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Enforcing your rights

Problems with Member States and complaints about them

When citizens or business try to exercise their rights under Internal Market rules but have encountered obstacles within the national administration of a Member State that they consider to be unjustified, they may seek assistance in solving the problem from a network of offices located in the Member States, called SOLVIT Centres.

Anyone may lodge a complaint with the Commission against a Member State about any measure (law, regulation or administrative action) or practice which they consider incompatible with Community law.

For this purpose the Commission has instituted a complaint procedure. It is important to note that complaints, irrespective of the result of any Commission action, do not safeguard the rights of the complainants at national level. Complainants should therefore make use of the national procedures for keeping their case open.

For problems related to the correct application of EU law this complaint form should be used and sent to the Commission.

Petitions to the European Parliament

Political suggestions for action at EU level or for action against Member States' behaviour can be submitted to the European Parliament by a petition under Article 194 EC Treaty.

Access to documents

The Commission regards public access to both published and unpublished documents as an important part of its broader information policy, aimed at providing as much information as possible both on its own activities and on those of the European Union as a whole.

Please find further information on the Secretariat general´s website and on EUR-Lex.

The Register of Comitology of the European Commission contains a register and repository of documents which relate to the work of comitology committees and that are transmitted from the Commission to the European Parliament.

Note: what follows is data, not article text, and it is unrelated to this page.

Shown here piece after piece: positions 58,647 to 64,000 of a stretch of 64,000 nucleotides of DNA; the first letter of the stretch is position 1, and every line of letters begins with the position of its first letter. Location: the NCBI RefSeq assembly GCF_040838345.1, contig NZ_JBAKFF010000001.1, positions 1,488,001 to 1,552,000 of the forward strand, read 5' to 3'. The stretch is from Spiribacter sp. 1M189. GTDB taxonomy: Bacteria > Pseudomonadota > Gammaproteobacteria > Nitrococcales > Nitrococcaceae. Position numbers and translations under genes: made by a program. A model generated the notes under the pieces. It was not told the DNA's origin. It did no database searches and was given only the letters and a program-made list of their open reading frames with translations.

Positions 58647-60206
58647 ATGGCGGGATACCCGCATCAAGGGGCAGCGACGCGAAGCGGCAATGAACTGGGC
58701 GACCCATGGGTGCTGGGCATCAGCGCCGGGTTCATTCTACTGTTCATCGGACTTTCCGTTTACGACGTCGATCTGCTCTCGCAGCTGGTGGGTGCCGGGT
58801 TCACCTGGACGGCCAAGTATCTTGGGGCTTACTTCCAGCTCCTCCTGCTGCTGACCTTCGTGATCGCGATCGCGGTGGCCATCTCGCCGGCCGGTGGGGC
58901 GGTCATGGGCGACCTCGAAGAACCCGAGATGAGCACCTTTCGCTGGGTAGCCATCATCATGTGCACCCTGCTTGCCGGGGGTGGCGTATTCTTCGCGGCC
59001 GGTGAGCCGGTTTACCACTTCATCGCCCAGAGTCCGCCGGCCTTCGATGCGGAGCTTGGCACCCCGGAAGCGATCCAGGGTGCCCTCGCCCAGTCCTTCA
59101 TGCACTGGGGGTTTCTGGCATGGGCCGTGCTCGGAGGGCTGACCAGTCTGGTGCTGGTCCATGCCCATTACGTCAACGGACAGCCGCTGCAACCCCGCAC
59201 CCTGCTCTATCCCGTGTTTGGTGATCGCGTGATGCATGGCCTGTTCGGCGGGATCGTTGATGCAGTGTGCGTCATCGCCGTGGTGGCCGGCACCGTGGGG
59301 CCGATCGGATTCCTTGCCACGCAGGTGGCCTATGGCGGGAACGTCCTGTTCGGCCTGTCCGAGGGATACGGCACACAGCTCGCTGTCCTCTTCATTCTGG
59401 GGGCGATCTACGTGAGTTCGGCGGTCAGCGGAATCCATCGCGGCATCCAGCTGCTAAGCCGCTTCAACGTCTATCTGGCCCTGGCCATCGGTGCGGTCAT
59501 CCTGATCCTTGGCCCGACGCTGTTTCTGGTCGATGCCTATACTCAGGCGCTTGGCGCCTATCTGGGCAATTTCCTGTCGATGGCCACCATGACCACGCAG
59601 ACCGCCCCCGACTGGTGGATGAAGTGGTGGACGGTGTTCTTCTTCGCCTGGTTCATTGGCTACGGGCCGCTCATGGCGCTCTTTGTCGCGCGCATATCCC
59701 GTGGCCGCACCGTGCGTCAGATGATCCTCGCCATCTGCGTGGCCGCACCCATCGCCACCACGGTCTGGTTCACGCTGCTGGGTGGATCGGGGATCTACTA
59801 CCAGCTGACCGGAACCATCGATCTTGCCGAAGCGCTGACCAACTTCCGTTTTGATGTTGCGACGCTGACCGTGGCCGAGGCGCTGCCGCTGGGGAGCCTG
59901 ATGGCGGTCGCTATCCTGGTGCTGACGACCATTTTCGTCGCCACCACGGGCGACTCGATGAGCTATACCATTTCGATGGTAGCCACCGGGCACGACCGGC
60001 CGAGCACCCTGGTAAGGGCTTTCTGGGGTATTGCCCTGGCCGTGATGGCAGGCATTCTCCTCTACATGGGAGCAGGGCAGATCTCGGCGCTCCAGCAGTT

If the document you are looking for is not published on this website please contact us.

Code of good administrative behaviour

The Code of Good Administrative Behaviour lays down the principles on which relations between the Commission and the public should be based:

  • lawfulness,
  • non-discrimination,
  • proportionality of measures to the aim pursued and
  • consistency.

Personal data protection

Under the terms of Regulation 45/2001, Community institutions and bodies must protect the right to privacy of natural persons when it comes to the processing of personal data.

A Directorate-General, unit or any other organisational entity may be a "controller", and must determine the purposes and means of processing personal data respecting the provisions laid down in Regulation 45/2001.

Each institution appoints its Data protection Officer.

The European Data Protection Supervisor, the "Data Protection Ombudsman", is an independent supervisory authority established by Regulation 45/2001. The Supervisor's task is to monitor the application of the Regulation's provisions to all processing operations carried out by any Community institution or body.

Please find further information on this website.

Ombudsman - complaints about EU institutions

The European Ombudsman deals with complaints from any citizen of the Union or any natural and legal person residing in the Member States.

These complaints should allege "mal-administration" in the activities of the Community institutions and bodies (with the exception of the Court of Justice and the Court of First Instance in their judicial role).